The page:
“Well, we’ll just go in and have a little chat, shall we?” dad said cheerily to Connell, as though he was inviting him to a tea session with the palm-reader from the funfair. “Just us alone,” he added firmly to his parents, who made clear their every intention to enter with their son. Way to go, dad.

When Connell and dad disappeared into the ‘living room’ and Connell’s parents left (Amanda walking a few feet behind her husband), Sash muttered to no-one in particular, “Poor kid. I’d be messed up too if I came from such a dysfunctional family.”

“I know,” I replied, grimacing along. “What was up with that Keith guy? Total pig.”

“Maybe he’s suffering from the side-effect of our society being a fusion of gender roles now, and since he can’t figure out why women are slowly starting to gain parity with men in the workplace, he’s trying to cling on to some control in the domestic arena,” Rox mused.

Did I mention that she’s big on gender issues?

“You can see why I don’t have a boyfriend till now,” Sash said, shrugging innocently. “It’s not like I have a lot of nice guys to choose from. Kill me if I ever end up with an a*s like him.”

The reason why Sash was still single at the age of thirty-two was not because the nice guys in the world were all dead. She was too picky. And I don’t know what it’s like to be thirty-two, but I’m pretty sure you can’t afford to ask for someone tall, handsome, rich, charming, has at least two cars and one mansion, and doesn’t smoke, drink, do drugs, or have a penchant for leather or motorcycles.

And it’s not like Sash was Reese Witherspoon or Kate Winslet either. She wasn’t even a Ziyi Zhang. She really shouldn’t be asking for too much.

Which was what I pointed out to her.

“Selection is refinement,” was all she said petulantly.

“Whatever, Sasha,” Rox said.

Of course, you must know that Sash wasn’t her real name. Rox and I called her Sasha, which was the name on her birth cert, just to get a rise out of her.

I could not focus on my Trig sums after that, which was strange, because I found myself wondering what dad and Connell were talking about in there. Dad doesn’t really get a lot of interesting cases. Some depression cases from a housewife or two, or suicidal teenage girls with cuts and burn marks on their arms, or balding middle-aged men who looked like the only times they stepped out of their houses was when they needed to come for therapy, or buy milk and rent old Sylvester Stallone videos.

So when someone like Connell steps in here, without all that sob drama like the girls, or neediness for company like the balding men, it gets my mind hooked, like it’s something whispering at the back of your head if you try to shake it off.

What was dad asking right now? What was Connell saying? Was he even replying? How serious could his problem be to make his parents decide to send him to therapy? Of course, I wouldn’t put it past them to throw their perfectly fine son into therapy. Some people just haven’t got a clue what to spend their money on.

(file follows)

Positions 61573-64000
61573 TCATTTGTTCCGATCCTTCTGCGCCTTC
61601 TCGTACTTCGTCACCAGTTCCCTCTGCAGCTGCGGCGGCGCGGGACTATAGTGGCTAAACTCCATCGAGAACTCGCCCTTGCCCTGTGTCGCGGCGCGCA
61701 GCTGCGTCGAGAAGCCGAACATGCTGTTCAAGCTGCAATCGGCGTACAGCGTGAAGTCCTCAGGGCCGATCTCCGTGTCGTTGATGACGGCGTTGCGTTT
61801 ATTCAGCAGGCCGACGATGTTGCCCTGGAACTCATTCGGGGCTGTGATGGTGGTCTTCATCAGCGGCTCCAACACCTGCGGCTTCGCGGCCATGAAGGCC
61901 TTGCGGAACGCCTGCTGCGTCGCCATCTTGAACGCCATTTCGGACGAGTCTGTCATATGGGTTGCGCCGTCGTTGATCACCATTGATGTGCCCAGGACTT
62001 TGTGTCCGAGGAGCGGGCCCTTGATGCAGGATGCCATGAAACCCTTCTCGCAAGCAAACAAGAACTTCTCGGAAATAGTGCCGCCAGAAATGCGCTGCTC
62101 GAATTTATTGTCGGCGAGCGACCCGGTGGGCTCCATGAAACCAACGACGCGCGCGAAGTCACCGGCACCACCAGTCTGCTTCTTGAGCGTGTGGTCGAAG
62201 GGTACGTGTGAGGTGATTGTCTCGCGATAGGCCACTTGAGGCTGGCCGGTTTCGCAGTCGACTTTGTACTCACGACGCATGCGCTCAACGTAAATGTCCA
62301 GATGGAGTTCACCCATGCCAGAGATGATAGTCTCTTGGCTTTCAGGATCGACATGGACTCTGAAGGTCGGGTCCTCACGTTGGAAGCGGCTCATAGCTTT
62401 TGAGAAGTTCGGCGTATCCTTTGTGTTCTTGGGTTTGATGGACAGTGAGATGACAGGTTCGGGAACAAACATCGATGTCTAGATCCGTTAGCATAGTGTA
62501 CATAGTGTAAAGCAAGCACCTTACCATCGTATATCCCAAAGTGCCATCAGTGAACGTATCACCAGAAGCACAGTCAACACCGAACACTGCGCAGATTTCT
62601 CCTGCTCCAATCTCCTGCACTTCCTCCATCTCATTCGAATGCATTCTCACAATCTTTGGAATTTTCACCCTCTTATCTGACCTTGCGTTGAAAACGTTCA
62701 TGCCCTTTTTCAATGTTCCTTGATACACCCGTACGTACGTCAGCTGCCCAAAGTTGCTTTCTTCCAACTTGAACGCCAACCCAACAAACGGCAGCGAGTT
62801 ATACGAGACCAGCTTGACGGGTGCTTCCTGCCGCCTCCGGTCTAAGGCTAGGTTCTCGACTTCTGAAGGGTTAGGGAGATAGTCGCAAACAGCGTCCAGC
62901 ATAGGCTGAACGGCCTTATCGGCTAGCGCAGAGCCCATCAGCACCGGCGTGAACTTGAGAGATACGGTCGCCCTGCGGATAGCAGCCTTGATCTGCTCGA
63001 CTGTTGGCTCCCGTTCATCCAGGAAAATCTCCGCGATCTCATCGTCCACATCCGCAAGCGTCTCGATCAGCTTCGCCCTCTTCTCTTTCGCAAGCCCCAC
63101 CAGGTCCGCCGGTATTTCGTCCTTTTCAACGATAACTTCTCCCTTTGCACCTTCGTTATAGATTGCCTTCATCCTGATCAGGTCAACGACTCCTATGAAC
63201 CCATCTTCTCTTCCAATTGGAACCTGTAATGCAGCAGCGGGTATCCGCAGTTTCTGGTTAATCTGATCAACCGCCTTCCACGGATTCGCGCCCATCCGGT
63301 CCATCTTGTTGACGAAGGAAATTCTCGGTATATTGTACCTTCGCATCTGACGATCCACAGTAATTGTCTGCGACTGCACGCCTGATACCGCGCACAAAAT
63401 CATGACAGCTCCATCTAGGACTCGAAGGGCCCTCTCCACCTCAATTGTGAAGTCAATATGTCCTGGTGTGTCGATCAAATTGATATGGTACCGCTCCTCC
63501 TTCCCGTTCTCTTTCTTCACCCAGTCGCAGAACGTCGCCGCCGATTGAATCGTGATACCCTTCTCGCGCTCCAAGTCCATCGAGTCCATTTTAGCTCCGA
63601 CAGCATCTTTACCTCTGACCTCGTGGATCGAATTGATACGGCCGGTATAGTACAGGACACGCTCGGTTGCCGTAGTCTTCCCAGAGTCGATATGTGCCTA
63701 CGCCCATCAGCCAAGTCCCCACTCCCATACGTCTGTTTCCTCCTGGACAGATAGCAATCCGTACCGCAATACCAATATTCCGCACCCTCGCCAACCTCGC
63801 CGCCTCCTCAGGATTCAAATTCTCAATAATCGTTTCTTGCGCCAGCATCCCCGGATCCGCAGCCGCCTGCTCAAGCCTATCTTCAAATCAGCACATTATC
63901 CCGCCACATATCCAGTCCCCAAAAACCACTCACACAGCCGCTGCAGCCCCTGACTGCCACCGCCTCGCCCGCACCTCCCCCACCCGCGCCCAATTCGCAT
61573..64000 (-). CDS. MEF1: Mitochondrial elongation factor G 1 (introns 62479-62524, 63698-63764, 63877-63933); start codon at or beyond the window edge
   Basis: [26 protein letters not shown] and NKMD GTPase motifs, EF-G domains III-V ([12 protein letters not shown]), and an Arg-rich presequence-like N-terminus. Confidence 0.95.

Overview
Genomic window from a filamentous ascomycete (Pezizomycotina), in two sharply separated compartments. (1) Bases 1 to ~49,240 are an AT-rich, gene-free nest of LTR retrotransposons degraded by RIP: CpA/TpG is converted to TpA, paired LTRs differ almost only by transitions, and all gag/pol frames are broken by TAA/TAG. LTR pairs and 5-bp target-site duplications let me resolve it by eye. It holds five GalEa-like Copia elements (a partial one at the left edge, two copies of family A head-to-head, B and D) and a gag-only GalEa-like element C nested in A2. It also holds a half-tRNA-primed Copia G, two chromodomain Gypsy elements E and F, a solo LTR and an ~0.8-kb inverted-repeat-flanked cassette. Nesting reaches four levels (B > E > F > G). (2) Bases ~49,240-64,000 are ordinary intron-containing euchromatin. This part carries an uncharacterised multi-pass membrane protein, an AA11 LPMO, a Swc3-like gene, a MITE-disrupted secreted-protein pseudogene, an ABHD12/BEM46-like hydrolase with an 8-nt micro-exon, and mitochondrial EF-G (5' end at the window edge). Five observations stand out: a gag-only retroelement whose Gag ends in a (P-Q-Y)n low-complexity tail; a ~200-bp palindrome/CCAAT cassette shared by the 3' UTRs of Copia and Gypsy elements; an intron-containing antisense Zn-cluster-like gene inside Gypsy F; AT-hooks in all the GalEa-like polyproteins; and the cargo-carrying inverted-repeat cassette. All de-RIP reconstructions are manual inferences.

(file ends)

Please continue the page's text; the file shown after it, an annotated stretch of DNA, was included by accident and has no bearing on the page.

“The answer’s ninety-three-point-five degrees,” Rox’s voice called out in my ear, drawing me back.

I blinked and turned to look at her. She was hovering beside me, peering at the question I was on. “What?”

“I just got the answer. It’s ninety-three point five.”

“Oh,” I said, looking down at my sum. It stared right back at me. “Right. I know that.”

“You’ve been staring at it for the last five minutes or so – which, you realise, is impossible, given how fast you usually fly through your Math sums,” Rox said shrewdly. Sometimes, that girl knows me too well.

“Huh,” I replied absently. “What do you think that guy’s problem is? I mean, he has to have some kind of issue for his parents to send him here, don’t you think?”

“You mean Mr Grumpitude just now with the psycho parents? I don’t know. Why don’t you go ask him if you’re so interested,” Rox said boredly and rolled back to her work.

Sometimes, though curiosity did not necessarily murder the cat (I still don’t get why the cat has to be dragged into this), it could be the one Uno block that rocked the stack and leave it to crumble with an almighty crash.




Even though technically, in our family, we had a rule of not discussing dad’s patients unless he brought it up, I went ahead and asked him about the special subject he had today.

“Why the sudden interest?” dad asked in surprise.

I shrugged insouciantly. “Just wondering … was it that guy called Connell?” I pressed on. Don’t ask me why I was pursuing it so ardently; it’s not as if I know the guy, after all.

“Okay,” dad said, still looking a little surprised. “He and his family just moved into the estate. And … that’s basically all you should know,” he told me carefully. “Do you know him?” When I shook my head, dad said slowly, “Because your sudden interest is … uncharacteristic.”

“Oh yeah? The reason why she’s so interested is probably because the subject is a boy,” Dean quipped up from the kitchen counter, where he was using his laptop.

“The only thing you should be interested in,” I countered, “is how to get Rox to think that you are, in fact, not an idiot.”

A fire was suddenly lit beneath my brother’s face. Even though he was a couple of years older than Rox and me, it still took him some effort to convince Rox that he wasn’t the immature idiot that he always behaved like. It’s kind of tragic, really. I feel for him.

“Faint heart never won fair lady, Dean,” mom said, flitting out of the kitchen with soup.

“His attempts are hardly what you call faint, mom, trust me,” I assured her, and received a whack on the back of my head from Dean.

As I went, “Hey!” with all indignance, dad said firmly, “Alright. Turn that computer off, and no hitting your sister on the head. Let’s have dinner.”